July 22 2012
Vicki E. Alger
Thomas B. Fordham Institute’s Mike Petrilli asks an important question concerning education options for middle-class families:
For two decades now, school-choice supporters have advanced two main arguments. First, it’s unfair to trap poor kids in failing schools when better options are available. And second, giving these kids a choice will force the entire public-education system to improve.
Those assertions are still compelling, but they have their limitations. Namely: What about kids who aren’t poor; attend schools that aren’t failing; and live in school districts that, by some measures at least, aren’t in dire need of improvement? I’m talking, of course, about our affluent, leafy suburbs. Do their residents deserve school choice too?...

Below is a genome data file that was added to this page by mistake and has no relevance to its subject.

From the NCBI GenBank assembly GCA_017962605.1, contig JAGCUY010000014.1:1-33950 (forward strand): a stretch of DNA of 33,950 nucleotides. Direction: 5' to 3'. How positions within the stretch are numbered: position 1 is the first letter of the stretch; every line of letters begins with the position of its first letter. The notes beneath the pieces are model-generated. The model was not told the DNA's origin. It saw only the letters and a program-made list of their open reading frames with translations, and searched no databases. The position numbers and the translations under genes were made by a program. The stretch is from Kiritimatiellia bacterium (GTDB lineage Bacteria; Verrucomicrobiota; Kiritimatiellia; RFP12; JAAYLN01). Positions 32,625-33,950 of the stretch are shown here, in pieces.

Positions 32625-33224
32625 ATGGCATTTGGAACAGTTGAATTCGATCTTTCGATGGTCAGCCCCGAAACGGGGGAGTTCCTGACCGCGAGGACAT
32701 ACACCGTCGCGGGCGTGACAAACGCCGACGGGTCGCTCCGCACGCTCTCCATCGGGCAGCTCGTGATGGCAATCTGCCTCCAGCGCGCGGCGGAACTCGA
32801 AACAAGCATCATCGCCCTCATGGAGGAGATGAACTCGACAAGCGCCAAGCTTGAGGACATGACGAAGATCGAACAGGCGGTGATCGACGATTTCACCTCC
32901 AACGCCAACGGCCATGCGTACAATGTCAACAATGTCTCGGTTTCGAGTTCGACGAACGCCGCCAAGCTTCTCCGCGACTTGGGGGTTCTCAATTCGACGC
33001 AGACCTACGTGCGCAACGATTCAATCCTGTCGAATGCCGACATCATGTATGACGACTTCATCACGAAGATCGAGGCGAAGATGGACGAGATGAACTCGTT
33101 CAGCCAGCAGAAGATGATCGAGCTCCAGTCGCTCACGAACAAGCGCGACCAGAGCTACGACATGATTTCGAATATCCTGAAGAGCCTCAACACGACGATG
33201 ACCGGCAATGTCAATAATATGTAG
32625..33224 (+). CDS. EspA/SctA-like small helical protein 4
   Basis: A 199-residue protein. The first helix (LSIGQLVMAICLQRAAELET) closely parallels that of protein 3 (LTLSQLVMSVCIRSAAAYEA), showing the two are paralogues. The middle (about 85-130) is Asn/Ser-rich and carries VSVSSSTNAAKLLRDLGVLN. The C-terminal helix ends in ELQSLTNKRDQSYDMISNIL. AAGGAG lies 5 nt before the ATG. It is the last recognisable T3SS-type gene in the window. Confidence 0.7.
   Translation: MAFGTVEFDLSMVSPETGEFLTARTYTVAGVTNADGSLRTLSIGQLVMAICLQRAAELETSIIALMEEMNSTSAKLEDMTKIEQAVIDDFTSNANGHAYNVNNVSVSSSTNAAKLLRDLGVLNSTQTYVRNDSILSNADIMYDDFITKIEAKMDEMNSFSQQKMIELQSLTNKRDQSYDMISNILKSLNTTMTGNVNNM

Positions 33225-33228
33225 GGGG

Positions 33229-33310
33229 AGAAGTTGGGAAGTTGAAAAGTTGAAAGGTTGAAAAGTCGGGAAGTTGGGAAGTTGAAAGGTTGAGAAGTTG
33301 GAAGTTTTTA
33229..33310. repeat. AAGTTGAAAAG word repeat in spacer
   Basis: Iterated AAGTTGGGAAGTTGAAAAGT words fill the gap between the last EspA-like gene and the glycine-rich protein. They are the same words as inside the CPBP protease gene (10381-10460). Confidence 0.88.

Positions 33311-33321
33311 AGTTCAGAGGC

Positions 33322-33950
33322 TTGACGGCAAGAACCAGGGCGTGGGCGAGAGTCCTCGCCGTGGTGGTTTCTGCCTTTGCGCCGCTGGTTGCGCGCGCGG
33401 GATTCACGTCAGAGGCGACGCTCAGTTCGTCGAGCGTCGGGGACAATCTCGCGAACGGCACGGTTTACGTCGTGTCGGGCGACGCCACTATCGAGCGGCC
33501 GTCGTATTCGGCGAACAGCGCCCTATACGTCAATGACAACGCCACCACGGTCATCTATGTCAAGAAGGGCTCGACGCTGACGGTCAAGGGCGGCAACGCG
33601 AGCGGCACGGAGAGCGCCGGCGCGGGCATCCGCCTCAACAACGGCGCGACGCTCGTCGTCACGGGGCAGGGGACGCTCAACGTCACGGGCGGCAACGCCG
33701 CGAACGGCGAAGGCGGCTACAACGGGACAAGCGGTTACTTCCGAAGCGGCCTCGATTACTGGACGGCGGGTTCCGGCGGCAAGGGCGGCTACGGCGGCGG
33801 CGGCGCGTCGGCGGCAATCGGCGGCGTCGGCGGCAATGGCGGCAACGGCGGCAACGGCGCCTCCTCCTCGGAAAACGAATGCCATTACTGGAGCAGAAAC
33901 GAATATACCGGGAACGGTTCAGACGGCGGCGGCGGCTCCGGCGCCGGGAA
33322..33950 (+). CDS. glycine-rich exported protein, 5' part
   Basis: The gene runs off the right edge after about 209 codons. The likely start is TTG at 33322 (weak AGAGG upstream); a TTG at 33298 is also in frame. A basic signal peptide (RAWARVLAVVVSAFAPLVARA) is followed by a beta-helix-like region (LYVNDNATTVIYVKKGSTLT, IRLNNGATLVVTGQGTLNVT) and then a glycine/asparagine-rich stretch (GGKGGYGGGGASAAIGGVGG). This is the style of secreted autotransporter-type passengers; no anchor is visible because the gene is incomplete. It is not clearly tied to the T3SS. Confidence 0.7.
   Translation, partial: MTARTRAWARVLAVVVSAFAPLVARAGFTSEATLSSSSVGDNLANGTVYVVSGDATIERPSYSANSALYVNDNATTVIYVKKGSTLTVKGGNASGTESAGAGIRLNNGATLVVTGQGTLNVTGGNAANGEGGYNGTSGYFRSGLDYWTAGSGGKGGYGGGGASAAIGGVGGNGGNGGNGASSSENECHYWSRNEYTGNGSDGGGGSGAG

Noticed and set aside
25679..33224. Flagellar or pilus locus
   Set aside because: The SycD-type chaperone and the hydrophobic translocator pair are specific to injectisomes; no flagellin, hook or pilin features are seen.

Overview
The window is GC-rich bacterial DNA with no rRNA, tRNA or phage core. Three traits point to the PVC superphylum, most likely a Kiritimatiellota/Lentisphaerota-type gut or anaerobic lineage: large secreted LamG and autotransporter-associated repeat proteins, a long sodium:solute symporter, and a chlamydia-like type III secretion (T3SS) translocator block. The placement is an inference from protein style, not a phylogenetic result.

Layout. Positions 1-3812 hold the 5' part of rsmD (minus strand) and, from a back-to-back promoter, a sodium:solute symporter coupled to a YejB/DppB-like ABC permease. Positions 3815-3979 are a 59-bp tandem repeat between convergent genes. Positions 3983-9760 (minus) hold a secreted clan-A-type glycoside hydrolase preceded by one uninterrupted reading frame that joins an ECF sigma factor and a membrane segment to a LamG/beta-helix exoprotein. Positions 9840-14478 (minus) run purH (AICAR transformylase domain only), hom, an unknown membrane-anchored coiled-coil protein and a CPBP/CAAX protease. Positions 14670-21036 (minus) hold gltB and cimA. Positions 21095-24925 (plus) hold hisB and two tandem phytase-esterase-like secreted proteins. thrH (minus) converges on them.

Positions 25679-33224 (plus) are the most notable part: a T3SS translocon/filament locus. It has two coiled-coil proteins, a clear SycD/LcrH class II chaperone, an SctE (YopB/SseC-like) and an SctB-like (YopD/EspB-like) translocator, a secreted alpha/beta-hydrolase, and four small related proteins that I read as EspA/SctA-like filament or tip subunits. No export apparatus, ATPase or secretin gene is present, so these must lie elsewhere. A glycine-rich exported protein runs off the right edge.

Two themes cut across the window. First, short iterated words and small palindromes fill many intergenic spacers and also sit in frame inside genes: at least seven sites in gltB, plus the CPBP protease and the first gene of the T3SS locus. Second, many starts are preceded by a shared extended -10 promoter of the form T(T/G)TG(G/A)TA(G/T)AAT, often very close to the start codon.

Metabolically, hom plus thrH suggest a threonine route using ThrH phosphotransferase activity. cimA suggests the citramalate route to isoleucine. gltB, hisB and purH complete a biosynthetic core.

Perhaps the best case for customization and choice in the 'burbs is that it will result in better schools—those that are more vibrant and effective because they are allowed to be true communities with clear values, places that don’t have to be all things to all people. If one-size-fits-all doesn’t work in the city, why does it work in the suburbs?
My former colleague Lance Izumi and I made a similar case in California, where we discovered public schools in affluent neighborhoods (where median home prices hovered at or above $1 million) were not as good as parents thought.
All parents, regardless of income or address, want deserve education options they believe are best for their children.